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When you heard of Japanese traditional clothing, maybe most of you will think about Kimono. The word "kimono/着物", which actually means a "thing to wear" (ki: wear and mono: thing), has come to denote these full-length robes.


Do you know that there are different kinds of Kimono depending on the occasions?

From formal like wedding ceremony to casual occasions where you wear to go see fireworks.
Here we are going to show you some of Kimono’s type.









Furisode literally translates as swinging sleeves - the sleeves of furisode average between 39 and 42 inches (110 cm) in length. Furisode is the most formal kimono for unmarried women, with colorful patterns that cover the entire garment. The longer the sleeve is, the more formal it is.


Tomesode is a formal dress worn by married women. They always have crests, and the patterns, which may incorporate gold and silver, are only below the waist.

There are two kinds of tomesode; kuro (黒, black) and iro (色, colored). Kuro Tomesode is the most formal and always have five crests. Iro Tomesode can have any base color other than black and may have one, three, or five crests.


Houmongi, sometimes spelled homongi, means “visiting wear”. These are semi-formal kimonos worn by both married and unmarried women. Houmongi often has a pattern around the hem and sleeve and sometimes up over the body of the kimono. On houmongi, the pattern joins up at over the seams.



A heavy, sumptuous pure white kimono is worn by the bride. Shiromuku means white and pure. Shiromuku is one of the most prestigious wafuku (Japanese traditional clothing) in Japan. Currently, this pure white kimono is the symbol of the traditional Shinto style wedding ceremony.



Komon means "fine pattern" is a casual kimono. The term refers to kimono with a small, repeated pattern throughout the garment. This style is more casual and may be worn around town, or dressed up with a formal obi for a restaurant. Komon is worn by married and unmarried women.


Yukata is a Japanese garment, a casual summer kimono usually made of cotton or synthetic fabric, and unlined. It is very lightweight, cool, and comfortable compared to a traditional kimono. You can wear it to a casual party, events in the spring and the summer or indoor events in all seasons.




Montsuki-Hakama is an ensemble of Montsuki+Haori+Hakama. Montsuki is a formal kimono with a family crest, while haori is a light, hip- or thigh-length jacket worn with kimono. And Hakama is a general term for pleated skirt-like garments.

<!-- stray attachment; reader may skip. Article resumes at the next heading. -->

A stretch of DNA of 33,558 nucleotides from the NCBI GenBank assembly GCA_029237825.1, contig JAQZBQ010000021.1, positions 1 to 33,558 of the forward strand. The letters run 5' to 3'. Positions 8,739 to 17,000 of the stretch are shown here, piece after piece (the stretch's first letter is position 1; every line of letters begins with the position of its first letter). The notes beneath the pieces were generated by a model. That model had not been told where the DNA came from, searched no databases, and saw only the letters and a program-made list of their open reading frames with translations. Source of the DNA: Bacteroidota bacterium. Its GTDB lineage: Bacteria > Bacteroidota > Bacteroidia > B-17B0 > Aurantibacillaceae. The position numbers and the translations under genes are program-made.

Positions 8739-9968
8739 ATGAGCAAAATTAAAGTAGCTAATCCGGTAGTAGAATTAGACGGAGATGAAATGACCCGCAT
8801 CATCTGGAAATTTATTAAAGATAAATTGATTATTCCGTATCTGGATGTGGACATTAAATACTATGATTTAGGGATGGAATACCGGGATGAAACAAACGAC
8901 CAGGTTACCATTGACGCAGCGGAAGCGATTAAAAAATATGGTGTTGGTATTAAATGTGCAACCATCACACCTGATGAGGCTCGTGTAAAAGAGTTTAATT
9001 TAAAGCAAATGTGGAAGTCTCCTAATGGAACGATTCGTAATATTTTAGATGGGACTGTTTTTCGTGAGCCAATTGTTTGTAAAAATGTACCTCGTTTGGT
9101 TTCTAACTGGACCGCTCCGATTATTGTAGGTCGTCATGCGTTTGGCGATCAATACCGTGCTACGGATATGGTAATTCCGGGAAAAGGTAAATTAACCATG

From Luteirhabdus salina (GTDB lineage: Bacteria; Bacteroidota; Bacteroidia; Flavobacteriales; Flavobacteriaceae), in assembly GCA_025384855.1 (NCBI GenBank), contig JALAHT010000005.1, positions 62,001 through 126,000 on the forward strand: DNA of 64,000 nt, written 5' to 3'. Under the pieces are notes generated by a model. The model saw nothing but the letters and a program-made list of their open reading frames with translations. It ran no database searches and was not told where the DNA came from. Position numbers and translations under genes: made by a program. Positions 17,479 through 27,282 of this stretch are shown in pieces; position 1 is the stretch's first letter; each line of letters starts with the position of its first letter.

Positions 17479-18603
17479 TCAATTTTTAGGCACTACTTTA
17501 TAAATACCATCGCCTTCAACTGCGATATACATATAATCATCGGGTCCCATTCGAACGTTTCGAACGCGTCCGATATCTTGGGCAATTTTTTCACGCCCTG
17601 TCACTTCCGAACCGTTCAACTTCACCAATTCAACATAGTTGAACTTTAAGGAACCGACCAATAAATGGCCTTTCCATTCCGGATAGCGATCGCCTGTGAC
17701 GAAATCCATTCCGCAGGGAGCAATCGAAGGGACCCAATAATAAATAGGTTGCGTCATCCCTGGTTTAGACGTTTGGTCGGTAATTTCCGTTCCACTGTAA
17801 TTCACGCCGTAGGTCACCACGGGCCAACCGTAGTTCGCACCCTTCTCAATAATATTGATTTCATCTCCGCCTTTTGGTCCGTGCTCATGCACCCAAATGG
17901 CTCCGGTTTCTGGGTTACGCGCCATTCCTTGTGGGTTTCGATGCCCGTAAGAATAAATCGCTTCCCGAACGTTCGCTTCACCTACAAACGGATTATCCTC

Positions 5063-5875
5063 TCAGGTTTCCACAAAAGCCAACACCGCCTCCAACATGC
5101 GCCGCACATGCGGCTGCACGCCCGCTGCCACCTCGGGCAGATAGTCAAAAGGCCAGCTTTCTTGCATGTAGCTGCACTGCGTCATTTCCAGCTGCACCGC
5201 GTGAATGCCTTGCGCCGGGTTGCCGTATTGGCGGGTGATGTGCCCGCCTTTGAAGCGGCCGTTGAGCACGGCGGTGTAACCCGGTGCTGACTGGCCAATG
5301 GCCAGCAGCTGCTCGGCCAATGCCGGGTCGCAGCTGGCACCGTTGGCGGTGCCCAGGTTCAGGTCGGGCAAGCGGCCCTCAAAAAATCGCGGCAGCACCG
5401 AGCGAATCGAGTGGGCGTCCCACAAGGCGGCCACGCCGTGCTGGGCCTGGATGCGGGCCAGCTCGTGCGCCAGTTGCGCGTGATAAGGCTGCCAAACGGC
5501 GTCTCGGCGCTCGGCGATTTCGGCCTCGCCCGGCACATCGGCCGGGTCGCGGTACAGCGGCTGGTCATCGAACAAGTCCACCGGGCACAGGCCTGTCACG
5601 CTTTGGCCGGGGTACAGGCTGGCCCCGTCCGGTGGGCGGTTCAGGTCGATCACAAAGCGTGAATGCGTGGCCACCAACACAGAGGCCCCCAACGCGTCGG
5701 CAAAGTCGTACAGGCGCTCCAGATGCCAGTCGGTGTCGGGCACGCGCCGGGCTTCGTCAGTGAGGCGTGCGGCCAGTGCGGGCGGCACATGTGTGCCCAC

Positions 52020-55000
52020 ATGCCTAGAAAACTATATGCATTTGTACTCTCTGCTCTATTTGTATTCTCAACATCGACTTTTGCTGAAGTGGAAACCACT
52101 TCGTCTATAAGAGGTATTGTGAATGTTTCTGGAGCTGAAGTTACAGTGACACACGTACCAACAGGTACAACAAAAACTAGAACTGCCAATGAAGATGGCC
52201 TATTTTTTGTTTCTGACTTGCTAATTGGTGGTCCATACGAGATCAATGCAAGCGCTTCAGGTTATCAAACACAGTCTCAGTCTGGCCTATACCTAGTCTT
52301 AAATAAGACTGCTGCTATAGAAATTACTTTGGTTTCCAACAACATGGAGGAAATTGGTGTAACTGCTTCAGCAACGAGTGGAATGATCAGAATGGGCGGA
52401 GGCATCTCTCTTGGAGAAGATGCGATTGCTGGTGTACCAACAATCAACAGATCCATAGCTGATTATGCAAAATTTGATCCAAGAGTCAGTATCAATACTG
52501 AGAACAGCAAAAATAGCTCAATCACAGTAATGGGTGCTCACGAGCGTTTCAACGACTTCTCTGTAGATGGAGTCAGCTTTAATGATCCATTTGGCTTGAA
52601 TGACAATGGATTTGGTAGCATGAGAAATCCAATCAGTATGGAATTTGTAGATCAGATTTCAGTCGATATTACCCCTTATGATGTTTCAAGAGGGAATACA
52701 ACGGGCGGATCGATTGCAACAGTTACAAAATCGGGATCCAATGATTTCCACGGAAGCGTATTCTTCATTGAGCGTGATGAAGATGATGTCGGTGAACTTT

Black Montsuki is the most formal kimono of men.




Omeshi is the highest class kimono in woven kimono. A kind of Chirimen (silk crepe) kimono. But it's distinguished from another Tsumugi or Chirimen kimono.

"Omeshi" means a noble person puts on clothes.




Tsumugi is a daily or working kimono that is woven by an unevenly spun silk thread.
It's popular as a daily wear or street cloth (town wear) now. If you put a family crest in the back, you can use it as a semi-formal wear. It is more casual than the Hakama.










Shichigosan is a rite of passage day for Japanese boys age 3 & 5, and Japanese girls age 3 & 7. The festival is celebrated every 15th of November to thank the gods for the health and well-being of the kids thus far.



The second Monday of January is a special holiday for Japanese society’s newly minted adults who just turned 20 years old the past year. Women usually don the Furisode, a style of Kimono with long sleeves and colorful patterns specifically worn by unmarried women.



Wedding Kimonos for Shinto weddings are among the most intricately designed and the most expensive. The bride’s Kimono consists of two Kimonos called Shiromuku and Uchikake.


Mofuku is the Kimono for mourning. It’s an all-black ensemble worn during funerals and memorial days whose use is reserved only for the immediate family and close friends of the deceased.

Fireworks / Summer Festivals(花火/夏祭)

Unlike the Kimono, Yukata is a simple robe made of cotton that is thin in texture, easy to wear and rather inexpensive. Today, it is also popularly worn during the summer for casual gatherings.